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MOTU M4 & M2

USB Audio Interfaces By Robin Vincent
Published March 2020

MOTU M4 & M2

MOTU's debut entry-level interfaces offer professional performance at a cut‑down price.

MOTU are not known for entry-level audio interfaces, favouring the more high-end side of multichannel audio, and so the M2 and M4 USB‑C interfaces with only two in/out and four in/out respectively came as a welcome surprise. It's a crowded market and so I was very keen to see what MOTU thought they could bring to the table.

Form & Function

Both units are wrapped in cold hard metal and feel plenty weighty enough for this sort of interface. They have decent feet to prevent them from being pulled off the desk by the weight of your cables and the knobs have a good feel to them with grippy surfaces. It's all good standard two in/out, four in/out audio interface stuff. What you are drawn to is the displays — they're rather nice.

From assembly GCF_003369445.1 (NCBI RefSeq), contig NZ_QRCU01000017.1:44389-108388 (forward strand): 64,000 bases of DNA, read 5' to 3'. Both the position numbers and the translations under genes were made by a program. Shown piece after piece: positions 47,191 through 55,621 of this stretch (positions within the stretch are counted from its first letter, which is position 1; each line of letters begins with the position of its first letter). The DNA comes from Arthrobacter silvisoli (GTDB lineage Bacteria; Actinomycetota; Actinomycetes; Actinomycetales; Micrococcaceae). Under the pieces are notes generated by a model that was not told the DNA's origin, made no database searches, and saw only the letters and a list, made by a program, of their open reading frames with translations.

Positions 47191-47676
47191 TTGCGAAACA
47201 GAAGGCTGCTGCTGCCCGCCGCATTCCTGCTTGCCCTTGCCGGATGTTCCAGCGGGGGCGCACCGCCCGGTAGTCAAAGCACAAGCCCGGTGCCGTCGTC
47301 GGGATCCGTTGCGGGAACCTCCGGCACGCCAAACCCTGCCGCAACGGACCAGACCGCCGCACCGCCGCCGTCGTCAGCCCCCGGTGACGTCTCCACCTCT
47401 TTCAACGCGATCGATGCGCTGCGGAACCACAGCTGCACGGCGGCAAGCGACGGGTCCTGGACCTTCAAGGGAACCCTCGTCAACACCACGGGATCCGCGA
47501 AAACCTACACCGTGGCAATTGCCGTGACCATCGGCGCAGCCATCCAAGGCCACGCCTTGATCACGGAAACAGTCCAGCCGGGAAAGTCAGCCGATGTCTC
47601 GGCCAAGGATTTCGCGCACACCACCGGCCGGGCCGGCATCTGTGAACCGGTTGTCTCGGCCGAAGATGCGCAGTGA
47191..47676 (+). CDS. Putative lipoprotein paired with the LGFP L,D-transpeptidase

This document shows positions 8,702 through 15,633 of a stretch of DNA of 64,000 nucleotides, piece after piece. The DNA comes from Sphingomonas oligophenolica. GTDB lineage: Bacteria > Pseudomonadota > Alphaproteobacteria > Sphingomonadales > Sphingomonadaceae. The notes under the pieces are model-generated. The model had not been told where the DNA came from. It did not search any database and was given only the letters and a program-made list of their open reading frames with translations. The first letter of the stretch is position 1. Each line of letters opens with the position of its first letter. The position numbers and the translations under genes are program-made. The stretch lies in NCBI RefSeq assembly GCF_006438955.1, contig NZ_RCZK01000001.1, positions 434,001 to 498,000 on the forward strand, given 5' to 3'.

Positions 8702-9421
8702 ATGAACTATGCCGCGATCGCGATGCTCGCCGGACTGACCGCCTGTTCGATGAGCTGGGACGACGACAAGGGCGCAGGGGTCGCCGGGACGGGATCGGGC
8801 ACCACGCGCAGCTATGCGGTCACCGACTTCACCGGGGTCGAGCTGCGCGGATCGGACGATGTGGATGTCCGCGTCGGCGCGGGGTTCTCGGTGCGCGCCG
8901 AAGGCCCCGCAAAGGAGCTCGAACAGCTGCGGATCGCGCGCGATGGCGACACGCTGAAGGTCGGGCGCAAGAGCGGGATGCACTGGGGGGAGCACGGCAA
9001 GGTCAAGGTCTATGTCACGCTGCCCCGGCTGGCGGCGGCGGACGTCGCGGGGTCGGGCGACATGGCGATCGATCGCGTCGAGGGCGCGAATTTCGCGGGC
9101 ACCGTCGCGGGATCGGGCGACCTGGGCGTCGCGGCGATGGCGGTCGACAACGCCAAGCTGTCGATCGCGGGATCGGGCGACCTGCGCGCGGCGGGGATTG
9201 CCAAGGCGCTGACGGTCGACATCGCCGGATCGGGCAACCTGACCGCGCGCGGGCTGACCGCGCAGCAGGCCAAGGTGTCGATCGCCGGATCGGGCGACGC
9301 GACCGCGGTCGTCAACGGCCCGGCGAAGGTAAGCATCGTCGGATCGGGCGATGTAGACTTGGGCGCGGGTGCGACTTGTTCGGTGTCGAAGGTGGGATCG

Installation requires a driver from the MOTU website, where you'll also find a bundle of software and loops including a lite version of their own Digital Performer software. The only fly in the installation ointment is that the interfaces ship with a USB‑C to USB‑A cable, which is super for people without a USB‑C socket on their computer, but I'd suggest that one of the key reasons to buy the M2 or M4 is the very fact that you have a USB‑C port on your computer that you want to make use of. It's a small point, but there are so few bad things I can say about these interfaces that I have to make a meal of the ones I find.